The number of substandard road bridges managed by councils across Great Britain is increasing, according to new research by the RAC Foundation.
Local authorities in England, Scotland and Wales have identified 3,105 bridges – defined as structures over 1.5m in span – as being substandard. This, said the RAC Foundation, was 1.6% up on the 3,055 figure twelve months before.
The analysis was carried out by the RAC Foundation and is based on responses to FOI requests made by the Foundation in October 2020 to 206 local highways authorities.
The analysis is based on data provided by 199 councils out of the 206 asked. Between them the councils are responsible for maintaining 71,656 bridges meaning 4.3% of the inventory is substandard.
Councils also reported that, at the time they responded in Autumn 2020, ten bridges across Great Britain had fully collapsed in the previous 12 months. A further 30 had partially collapsed.
Of the 10 full collapses, seven were in Aberdeenshire. Caerphilly, Derbyshire and Dumfries & Galloway had one each.
The 30 partial collapses were in: Powys (6); Conwy (5); Denbighshire (3); Dumfries & Galloway (2); North Yorkshire (2); Perth and Kinross (2); and Barnet, Buckinghamshire, Fife, Gwynedd, Lincolnshire, Merton, Neath Port Talbot, Peterborough, Somerset and Stirling (one each).
Despite these failures the analysis shows an apparent large decline in the number of bridges being assessed for damage caused by river flow.
Steve Gooding, director of the RAC Foundation, said: “We might not yet be at the stage where London Bridge has fallen down, as described in the nursery rhyme, but several other bridges across the country have suffered partial or total collapses.
“At the same time there has been a worrying decline in the number of inspections carried out to examine just how much damage rivers, and the debris they carry, are doing to bridges below the waterline. This is storing up trouble for the future as our weather gets more extreme and traffic volumes rise again after the Covid-19 restrictions.”
Kevin Dentith, chair of the ADEPT National Bridges Group, said: ‘’The serious flooding we have just experienced across England means bridges with foundations in watercourses will have again been subjected to scouring. Bridge owners should satisfy themselves that appropriate action is in place to ensure the more susceptible bridges are protected.
“Whilst the number of substandard bridges may appear worrying there is often a good reason why a bridge falls into this category; it does not mean the bridge is unsafe as it will be managed by the Local Authority usually by a weight limit. A restriction such as this may be wholly appropriate for the class of road and/or location, however the survey shows Local Authorities would want to remove 2256 bridges out of this sub-standard category which can only be achieved by more investment through Government funding.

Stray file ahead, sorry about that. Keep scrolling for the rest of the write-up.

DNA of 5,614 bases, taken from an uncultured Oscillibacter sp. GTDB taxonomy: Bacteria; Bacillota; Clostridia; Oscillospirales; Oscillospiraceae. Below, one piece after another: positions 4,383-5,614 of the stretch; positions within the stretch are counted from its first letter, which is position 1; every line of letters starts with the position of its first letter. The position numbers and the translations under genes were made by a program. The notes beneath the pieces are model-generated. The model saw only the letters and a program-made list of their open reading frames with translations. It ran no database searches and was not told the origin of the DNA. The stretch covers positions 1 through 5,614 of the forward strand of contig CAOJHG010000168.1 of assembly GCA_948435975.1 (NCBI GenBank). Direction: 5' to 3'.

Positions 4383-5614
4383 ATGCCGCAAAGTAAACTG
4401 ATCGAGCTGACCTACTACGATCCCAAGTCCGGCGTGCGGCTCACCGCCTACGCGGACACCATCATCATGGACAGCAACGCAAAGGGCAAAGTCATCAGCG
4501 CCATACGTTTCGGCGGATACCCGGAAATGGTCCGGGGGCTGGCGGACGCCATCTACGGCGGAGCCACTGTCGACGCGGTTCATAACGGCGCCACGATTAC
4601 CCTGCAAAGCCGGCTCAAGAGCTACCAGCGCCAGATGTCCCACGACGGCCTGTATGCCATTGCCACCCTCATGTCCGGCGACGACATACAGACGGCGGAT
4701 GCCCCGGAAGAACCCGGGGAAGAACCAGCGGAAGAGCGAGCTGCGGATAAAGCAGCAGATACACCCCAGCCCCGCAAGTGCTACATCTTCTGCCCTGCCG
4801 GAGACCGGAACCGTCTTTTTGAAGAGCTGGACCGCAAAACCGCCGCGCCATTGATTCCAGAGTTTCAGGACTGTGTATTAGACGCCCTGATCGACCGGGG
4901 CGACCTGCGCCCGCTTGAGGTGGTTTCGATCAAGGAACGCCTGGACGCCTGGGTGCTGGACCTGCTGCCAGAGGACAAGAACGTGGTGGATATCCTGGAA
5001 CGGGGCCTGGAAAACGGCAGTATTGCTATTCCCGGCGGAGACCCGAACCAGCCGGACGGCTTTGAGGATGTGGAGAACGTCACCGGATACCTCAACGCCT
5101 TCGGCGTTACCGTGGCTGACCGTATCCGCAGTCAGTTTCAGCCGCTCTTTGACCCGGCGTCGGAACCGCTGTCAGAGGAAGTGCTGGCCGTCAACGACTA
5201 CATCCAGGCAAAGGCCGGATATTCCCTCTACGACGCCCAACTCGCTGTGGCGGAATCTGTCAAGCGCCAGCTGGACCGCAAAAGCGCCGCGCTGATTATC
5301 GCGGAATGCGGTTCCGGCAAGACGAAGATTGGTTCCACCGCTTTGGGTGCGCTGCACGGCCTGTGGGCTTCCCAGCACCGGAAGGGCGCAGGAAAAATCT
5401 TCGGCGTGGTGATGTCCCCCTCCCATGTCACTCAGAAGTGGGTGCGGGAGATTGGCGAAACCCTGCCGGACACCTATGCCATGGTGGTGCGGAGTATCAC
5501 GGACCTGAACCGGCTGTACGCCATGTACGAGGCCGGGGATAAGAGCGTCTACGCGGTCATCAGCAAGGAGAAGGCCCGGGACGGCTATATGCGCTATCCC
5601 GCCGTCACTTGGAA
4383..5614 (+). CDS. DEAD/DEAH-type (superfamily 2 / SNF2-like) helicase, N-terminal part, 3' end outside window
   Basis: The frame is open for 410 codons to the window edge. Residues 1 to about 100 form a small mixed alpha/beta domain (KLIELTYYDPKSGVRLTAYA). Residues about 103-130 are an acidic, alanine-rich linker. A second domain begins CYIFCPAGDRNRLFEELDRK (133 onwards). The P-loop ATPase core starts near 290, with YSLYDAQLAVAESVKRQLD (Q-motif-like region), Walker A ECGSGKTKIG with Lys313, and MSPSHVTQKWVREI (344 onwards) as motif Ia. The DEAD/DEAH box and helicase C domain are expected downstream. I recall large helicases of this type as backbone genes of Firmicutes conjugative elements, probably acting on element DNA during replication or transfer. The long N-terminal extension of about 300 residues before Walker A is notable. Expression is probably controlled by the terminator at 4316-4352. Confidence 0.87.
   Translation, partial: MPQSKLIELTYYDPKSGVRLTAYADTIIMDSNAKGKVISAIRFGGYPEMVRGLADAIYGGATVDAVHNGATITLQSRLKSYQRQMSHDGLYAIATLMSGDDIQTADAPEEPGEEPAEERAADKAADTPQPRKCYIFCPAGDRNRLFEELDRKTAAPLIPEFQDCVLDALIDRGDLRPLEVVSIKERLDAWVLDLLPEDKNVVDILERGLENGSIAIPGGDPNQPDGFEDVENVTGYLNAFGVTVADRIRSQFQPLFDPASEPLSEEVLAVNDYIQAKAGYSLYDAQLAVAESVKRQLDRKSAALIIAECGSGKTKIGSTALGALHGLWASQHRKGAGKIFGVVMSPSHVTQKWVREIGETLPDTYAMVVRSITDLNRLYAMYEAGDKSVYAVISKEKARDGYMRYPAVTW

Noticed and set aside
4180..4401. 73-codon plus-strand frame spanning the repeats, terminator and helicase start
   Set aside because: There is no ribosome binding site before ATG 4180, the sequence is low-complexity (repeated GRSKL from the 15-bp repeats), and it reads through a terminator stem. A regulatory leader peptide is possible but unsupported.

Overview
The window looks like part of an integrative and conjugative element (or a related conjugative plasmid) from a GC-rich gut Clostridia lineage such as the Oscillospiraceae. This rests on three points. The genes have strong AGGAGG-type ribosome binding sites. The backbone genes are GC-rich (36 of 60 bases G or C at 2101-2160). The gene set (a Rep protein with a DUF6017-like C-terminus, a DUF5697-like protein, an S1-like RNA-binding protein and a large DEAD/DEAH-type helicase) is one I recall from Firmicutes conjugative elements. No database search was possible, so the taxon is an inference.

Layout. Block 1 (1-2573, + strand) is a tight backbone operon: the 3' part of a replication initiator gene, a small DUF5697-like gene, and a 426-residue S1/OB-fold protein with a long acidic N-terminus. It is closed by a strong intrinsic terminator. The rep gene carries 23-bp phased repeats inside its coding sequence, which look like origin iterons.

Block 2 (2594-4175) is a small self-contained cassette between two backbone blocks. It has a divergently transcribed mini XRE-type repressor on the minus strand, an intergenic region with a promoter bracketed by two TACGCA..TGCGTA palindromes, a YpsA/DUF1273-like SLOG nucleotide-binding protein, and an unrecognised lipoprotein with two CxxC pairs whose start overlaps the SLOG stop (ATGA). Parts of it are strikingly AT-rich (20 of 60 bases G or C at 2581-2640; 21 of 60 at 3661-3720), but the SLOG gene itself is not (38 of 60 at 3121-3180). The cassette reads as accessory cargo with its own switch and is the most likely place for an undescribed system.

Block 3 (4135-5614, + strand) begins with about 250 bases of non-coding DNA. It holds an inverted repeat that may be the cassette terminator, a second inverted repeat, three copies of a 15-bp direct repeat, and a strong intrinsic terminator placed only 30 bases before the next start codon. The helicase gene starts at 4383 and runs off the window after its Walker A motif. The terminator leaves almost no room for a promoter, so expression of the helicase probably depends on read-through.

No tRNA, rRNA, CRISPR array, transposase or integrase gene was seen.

‘’As someone who has been promoting scour assessments at national conferences, webinars and advising Highway England with the BD97/12 update it is worrying that whilst the industry knows scour is the main cause of bridge collapse the survey shows the number of scour assessments has dropped so significantly where it should be increasing.
“Assuming survey returns are accurate there could be several reasons why this has happened including Covid-19 preventing some inspections taking place or engineers may be waiting for the new Highways England Guidance in the revised Design Manual for Road & Bridges which replaces BD97/12, due out in Spring 2021. Whatever the reason this trend needs to be reversed if we are to be sure the safety of our assets is maintained. I would like to take this opportunity to remind highway bridge owners that scour assessments can, and should, be funded through the LTP capital programme and not the under-pressure revenue budgets.”
In the January 2021 floods caused by Storm Christoph washed away Llanerch Bridge in North Wales which had been built in the 1800s.
Disruption continues in London after restrictions were imposed on the 133-year-old Hammersmith Bridge over the Thames in London, first in April 2019 when it was closed to motorised vehicles, and then in August 2020 when it was also closed to pedestrians, cyclists and river traffic after microcracks were found in the cast iron pedestals at each end of the bridge that support the suspension structure. The work required to reopen the bridge to vehicles is estimated to cost £141 million.